Thursday, July 21, 2016

application vulnerabilities

There are different classes of application vulnerabilities like SQL injection, Buffer Overflow, Stack overflow, Cross-Site scripting and so on.
Categories of dangerous software errors:
  • Insecure Interaction between Components, most frequent examples:
  1. SQL Injection (CWE-89) [A1 - Injection]
  2. OS Command Injection (CWE-78) [ A1 - Injection]
  3. Cross-site Scripting (CWE-79) [A3 - Cross Site Scripting (XSS)]
  4. Upload dangerous file in system to execute unwanted instructions in the target environment(CWE-434) [A4 - Insecure Direct Object References]
  5. Cross-Site Request Forgery (CWE-352) [A8 - Cross Site Request Forgery (CSRF)]
  6. Open Redirect (CWE-601) [A10 - Unvalidated Redirects and Forwards]

  • Risky Resource Management, most frequent examples:
  1. Classic Buffer Overflow(CWE-120)
  2. Path Traversal (CWE-22) [A4 - Insecure Direct Object References]
  3. Download of Code Without Integrity Check(CWE-494)
  4. Inclusion of Functionality from Untrusted Control Sphere (CWE-829) [A4 - Insecure Direct Object References]
  5. Use of Potentially Dangerous Function (CWE-676)
  6. Incorrect Calculation of Buffer Size(CWE-131)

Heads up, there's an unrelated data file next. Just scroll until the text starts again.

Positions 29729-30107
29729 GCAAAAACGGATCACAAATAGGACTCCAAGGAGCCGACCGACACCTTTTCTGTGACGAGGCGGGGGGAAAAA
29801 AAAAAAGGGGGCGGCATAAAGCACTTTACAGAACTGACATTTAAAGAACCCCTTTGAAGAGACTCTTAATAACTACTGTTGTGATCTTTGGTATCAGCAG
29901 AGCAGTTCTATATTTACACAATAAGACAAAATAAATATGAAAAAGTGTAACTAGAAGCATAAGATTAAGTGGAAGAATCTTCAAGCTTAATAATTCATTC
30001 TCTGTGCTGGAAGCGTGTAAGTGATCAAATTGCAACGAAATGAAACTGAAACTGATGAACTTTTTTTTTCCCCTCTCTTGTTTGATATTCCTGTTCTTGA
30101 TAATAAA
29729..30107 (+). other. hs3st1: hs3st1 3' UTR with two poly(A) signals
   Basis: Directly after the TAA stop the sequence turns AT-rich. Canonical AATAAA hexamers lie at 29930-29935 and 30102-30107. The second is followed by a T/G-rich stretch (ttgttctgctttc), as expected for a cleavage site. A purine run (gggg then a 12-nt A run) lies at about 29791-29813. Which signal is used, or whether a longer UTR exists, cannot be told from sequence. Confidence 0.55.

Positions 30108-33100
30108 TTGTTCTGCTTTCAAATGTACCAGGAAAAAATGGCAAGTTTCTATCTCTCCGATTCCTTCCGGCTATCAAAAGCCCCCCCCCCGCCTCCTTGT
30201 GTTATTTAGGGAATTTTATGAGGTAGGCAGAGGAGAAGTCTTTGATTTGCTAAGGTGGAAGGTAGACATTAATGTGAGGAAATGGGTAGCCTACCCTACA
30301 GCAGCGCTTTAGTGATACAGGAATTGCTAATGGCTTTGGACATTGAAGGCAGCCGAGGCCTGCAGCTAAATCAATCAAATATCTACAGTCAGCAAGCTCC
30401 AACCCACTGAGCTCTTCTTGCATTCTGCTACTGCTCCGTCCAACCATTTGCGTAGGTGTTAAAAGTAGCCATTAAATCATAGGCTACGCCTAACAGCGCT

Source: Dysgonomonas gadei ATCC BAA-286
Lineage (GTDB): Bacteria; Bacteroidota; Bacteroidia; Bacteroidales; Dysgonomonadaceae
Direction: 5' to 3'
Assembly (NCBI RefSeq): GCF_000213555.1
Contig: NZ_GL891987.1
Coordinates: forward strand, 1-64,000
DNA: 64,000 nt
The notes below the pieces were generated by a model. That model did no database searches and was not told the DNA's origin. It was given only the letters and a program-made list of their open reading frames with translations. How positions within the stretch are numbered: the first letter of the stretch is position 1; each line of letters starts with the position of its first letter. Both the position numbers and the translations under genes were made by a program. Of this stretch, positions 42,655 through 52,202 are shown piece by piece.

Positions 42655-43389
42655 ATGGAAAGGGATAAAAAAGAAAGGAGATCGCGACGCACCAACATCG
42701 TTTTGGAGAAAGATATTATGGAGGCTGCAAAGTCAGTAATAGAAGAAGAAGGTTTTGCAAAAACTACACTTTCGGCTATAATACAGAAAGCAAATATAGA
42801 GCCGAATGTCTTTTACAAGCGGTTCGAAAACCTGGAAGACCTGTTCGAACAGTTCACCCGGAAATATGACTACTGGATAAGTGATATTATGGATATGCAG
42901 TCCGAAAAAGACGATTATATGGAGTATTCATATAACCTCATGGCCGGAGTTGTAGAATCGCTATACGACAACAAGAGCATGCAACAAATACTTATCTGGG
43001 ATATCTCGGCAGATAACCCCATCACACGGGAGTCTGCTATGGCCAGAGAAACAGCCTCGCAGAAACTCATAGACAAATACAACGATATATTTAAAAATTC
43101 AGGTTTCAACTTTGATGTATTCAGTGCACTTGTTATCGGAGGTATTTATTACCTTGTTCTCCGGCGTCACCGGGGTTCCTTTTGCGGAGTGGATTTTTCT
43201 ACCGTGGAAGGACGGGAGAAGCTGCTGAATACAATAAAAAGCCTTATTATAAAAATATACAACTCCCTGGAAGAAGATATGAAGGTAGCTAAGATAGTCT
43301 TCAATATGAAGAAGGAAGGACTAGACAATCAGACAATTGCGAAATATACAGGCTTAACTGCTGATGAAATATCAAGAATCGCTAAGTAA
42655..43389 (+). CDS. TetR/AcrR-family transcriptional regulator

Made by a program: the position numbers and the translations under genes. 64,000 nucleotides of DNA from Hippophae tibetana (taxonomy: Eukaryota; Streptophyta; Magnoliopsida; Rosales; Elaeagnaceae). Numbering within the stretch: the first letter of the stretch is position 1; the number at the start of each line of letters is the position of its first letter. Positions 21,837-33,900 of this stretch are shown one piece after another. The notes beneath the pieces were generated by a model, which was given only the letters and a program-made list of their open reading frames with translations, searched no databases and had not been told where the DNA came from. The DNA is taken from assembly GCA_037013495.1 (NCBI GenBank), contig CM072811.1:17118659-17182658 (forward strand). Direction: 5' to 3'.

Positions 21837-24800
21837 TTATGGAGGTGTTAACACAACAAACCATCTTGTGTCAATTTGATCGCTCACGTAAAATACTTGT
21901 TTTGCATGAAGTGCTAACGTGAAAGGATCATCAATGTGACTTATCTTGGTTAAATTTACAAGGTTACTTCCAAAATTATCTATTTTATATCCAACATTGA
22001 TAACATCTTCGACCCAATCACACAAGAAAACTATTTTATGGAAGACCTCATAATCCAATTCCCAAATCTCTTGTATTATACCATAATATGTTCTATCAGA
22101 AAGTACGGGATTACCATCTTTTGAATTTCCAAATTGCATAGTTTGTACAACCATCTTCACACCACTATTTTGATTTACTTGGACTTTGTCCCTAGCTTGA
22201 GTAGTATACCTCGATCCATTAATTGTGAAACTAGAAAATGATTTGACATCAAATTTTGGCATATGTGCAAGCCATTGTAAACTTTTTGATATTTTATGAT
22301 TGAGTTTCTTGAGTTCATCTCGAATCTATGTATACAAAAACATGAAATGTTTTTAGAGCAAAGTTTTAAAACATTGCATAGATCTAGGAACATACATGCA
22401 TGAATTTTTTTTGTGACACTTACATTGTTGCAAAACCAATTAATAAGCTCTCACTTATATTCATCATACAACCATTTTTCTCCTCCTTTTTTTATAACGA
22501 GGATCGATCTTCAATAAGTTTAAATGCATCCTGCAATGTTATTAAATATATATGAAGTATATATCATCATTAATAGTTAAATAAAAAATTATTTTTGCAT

7. Uncontrolled Format String (CWE-134)
  8. Integer Overflow or Wraparound (CWE-190)

  • Porous Defenses, most frequent examples:
  1. Missing Authentication for Critical Function (CWE-306) [A2 - Broken Authentication and Session Management]
  2. Missing Authorization (CWE-862)[A4 - Insecure Direct Object References] [A8 - Failure to Restrict URL Access]
  3. Use of Hard-coded Credentials (CWE-798) [A2 - Broken Authentication and Session Management]
  4. Missing Encryption of Sensitive Data (CWE-311) [A6 - Sensitive Data Exposure]
  5. Reliance on Untrusted Inputs in a Security Decision (CWE-807)
  6. Execution with Unnecessary Privileges (CWE-250) [A5 - Security Misconfiguration]
  7. Incorrect Authorization (CWE-863) [A4 - Insecure Direct Object References] [A7 - Missing Function Level Access Control]
  8. Incorrect Permission Assignment for Critical Resource (CWE-732) [A5 - Security Misconfiguration]
  9. Use of a Broken or Risky Cryptographic Algorithm (CWE-327) [A6 - Sensitive Data Exposure]
  10. Improper Restriction of Excessive Authentication Attempts (CWE-307) [A2 - Broken Authentication and Session Management]
  11. Use of a One-Way Hash without a Salt (CWE-759) [A6 - Sensitive Data Exposure]
Note: [A9 Using Components with Known Vulnerabilities] is not mapped to any Common Weakness Enumeration (CWE) documented.

Select at least two application vulnerabilities and explain what do they mean and discuss how you would mitigate them?

  • CWE-250: Execution with Unnecessary Privileges
This is on 11th rank in top 25 CWE list. In this, the software performs an operation at a privilege level that is higher than the minimum level required which creates new weaknesses or amplifies the consequences of other weaknesses. This counted under OWASP A5 - Security Misconfiguration.
Mitigation:
  1. Under Architecture and Design; Operation phases, run code under lowest privileges. Create isolated accounts.
  2. Under Architecture and Design phase, identify the functionality that requires additional privileges.  Raise privileges as late as possible, and drop them as soon as possible, protecting all possible communication channels that could interact with the privileged code.